June 23, 2016; Los Angeles Times and VICE

Where do college students live? A dorm, perhaps, or a “Greek” house. An off-campus apartment, or at home with parents. Surprisingly, according to research commissioned by California State University Chancellor Timothy P. White, for between eight and twelve percent of the 460,000 students enrolled in his multi-campus system, the answer is “nowhere.” They are homeless.

We are no longer surprised by how the growing price of postsecondary education has forced many young adults to defer their studies in order to earn a living. The Cal State study has shed light on a significant number of enrolled students who fight the struggle to remain in school by not spending on a permanent place to sleep.

One such homeless student, this one from Vancouver, wrote last year for VICE about his experiences:

I was at a bar a while back with some of my university friends, sharing beers and relaxing, when a homeless man approached us. He had a deck of cards, and was trying to entertain us for money. Everyone laughed him off, making the usual jokes about homeless people trying to bum change for drugs. I didn’t say anything. After a few beers, I quietly excused myself. I had a curfew that night at the homeless shelter.

I was used to making exits like this. For almost a year prior, I had found ways to delicately balance my social life in college with the restrictions of being homeless, often leaving early from social outings with the excuse that I was tired or had to study, so that I could secure a place to sleep that night.

The Cal State study was led by Rashida Crutchfield, an assistant professor in the School of Social Work at Cal State Long Beach. According to the L.A. Times, “Crutchfield…interviewed 92 students and conducted four focus groups at urban and rural campuses. She and her team also sent out surveys, reviewed existing resources, and asked university staff, faculty, and administrators for their impressions of the level of homelessness on their campuses.”

Her definition of homelessness included those who lived in their cars, “couch-surfed” in friends’ rooms, and lived in shelters. (One of the problems with earlier studies is that they underreported the number of students dealing with displacement or unstable housing.) She also found that homelessness was not the only problem; between 21 and 24 percent of the student body were also food insecure.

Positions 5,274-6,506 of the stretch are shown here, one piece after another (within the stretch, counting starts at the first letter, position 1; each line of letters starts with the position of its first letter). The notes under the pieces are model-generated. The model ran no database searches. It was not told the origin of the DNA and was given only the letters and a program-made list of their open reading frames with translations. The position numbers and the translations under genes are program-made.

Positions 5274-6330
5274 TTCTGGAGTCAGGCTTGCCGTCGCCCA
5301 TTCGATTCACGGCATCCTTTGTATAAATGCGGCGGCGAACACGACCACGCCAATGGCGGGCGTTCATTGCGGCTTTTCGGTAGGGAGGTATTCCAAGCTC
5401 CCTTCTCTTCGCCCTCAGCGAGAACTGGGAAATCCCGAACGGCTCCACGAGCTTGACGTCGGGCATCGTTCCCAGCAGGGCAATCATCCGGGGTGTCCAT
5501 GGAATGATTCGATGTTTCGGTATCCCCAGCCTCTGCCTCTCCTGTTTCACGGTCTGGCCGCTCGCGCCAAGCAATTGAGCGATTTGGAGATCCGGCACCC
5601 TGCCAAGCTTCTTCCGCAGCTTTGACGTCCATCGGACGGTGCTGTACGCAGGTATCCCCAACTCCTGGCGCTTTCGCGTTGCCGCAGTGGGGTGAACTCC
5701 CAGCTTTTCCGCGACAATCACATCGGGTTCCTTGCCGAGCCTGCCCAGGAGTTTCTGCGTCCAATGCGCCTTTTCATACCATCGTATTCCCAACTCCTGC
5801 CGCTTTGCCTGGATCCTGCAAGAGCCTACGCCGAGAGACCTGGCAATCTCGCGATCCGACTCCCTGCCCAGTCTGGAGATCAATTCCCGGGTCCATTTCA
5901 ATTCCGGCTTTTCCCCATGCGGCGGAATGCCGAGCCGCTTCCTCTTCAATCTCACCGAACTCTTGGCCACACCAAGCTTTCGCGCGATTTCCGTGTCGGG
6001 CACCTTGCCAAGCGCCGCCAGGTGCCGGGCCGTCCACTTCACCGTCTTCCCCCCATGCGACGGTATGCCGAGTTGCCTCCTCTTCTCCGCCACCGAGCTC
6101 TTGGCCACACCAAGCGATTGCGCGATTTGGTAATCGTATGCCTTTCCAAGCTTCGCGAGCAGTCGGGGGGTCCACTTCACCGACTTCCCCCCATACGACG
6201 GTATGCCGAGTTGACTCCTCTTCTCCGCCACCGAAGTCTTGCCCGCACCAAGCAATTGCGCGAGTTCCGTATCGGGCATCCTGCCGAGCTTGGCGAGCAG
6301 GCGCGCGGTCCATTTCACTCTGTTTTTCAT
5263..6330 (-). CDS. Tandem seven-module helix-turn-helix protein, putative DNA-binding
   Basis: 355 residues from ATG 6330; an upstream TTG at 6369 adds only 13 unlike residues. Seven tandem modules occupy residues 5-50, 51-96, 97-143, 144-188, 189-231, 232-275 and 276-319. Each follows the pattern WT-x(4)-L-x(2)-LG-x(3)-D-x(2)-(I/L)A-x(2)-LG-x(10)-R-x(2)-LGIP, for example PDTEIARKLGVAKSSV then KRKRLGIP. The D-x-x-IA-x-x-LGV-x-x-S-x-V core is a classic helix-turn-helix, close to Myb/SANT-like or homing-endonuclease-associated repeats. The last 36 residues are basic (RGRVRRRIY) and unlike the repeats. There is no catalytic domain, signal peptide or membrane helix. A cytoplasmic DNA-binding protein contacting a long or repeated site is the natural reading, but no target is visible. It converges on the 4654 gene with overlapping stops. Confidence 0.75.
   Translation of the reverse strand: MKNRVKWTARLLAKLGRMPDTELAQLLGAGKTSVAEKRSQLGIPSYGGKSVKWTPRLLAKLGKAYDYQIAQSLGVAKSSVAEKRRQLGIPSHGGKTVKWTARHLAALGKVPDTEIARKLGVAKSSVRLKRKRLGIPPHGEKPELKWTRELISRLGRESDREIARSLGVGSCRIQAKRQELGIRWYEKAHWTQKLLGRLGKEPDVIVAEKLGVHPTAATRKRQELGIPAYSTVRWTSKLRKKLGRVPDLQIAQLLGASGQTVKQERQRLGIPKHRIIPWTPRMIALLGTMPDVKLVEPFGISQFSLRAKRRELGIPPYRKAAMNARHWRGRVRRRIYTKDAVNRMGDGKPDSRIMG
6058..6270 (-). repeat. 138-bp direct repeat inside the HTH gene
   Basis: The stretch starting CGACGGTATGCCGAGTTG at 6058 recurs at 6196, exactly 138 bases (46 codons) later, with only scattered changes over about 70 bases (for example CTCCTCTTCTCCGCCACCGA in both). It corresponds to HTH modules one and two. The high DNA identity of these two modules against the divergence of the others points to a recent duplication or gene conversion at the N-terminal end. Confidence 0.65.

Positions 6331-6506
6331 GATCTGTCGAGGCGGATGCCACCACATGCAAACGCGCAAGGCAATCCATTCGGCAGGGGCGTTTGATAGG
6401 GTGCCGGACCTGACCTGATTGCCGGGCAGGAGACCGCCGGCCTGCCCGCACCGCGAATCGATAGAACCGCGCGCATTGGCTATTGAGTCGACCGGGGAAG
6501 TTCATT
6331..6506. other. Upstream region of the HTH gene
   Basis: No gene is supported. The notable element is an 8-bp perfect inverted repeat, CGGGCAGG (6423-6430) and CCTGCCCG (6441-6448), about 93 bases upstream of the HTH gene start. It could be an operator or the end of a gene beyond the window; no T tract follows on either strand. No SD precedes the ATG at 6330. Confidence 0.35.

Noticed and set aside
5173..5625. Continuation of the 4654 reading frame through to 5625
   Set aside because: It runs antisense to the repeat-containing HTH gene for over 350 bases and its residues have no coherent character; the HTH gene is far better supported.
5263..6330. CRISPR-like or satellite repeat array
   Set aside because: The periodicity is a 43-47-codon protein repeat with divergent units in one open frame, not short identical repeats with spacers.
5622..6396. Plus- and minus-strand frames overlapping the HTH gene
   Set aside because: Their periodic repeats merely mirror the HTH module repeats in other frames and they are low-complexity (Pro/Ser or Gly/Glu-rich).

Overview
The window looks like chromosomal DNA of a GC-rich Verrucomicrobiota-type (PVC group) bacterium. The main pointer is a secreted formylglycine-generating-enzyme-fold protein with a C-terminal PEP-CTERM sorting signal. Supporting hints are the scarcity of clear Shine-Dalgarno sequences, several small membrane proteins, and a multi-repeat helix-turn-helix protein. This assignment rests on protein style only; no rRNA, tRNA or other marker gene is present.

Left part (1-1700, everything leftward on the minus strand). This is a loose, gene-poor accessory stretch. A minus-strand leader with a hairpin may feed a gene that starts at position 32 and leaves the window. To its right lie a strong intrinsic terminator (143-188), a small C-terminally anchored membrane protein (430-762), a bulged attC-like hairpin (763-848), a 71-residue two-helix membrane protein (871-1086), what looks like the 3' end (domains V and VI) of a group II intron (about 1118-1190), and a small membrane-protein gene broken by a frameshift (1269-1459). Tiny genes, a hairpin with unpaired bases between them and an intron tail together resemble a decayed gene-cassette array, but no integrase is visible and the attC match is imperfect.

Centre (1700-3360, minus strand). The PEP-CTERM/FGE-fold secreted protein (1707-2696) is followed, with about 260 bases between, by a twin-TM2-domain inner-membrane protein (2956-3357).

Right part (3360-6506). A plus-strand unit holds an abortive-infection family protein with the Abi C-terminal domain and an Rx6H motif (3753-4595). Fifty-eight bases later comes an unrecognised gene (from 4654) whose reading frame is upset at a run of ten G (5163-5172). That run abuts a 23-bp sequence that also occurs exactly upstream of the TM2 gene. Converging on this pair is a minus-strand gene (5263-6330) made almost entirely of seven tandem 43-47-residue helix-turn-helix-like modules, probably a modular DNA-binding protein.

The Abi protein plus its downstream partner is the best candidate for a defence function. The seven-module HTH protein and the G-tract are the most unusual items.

As college administrators become more aware of the problems faced by some of their students, they are developing support programs. For example, Fresno State “launched a ‘cupboard’ last fall that tracks leftover food from catered campus events and developed an app that notifies students when food is available.” Efforts are made to identify students with housing problems and to help find them a roof and a place to study. Student by student, help is provided.

But more systemic responses are needed. In a public education system that copes each year with more than 1 million homeless children in grades K-12, homeless college students are inevitable. Real solutions will come when we recognize homelessness not only as a sign of individuals in distress, but as an urgent challenge for every level of society to recognize and address. In the words of “Taylor SJ” from Vancouver,

There are so many stereotypes about what it means to be homeless: People assume the homeless are lazy, strung-out, irresponsible, and incapable of leading normal lives. I’ve found the exact opposite. Being homeless forced me to work ten times as hard for my goals. While I watched other students absentmindedly scrolling through Facebook or shopping online during lectures, I had no choice but to focus. There was no Internet in homeless shelters; I didn’t have the luxury of studying whenever I wanted, wherever I wanted, and failing was not an option.

—Martin Levine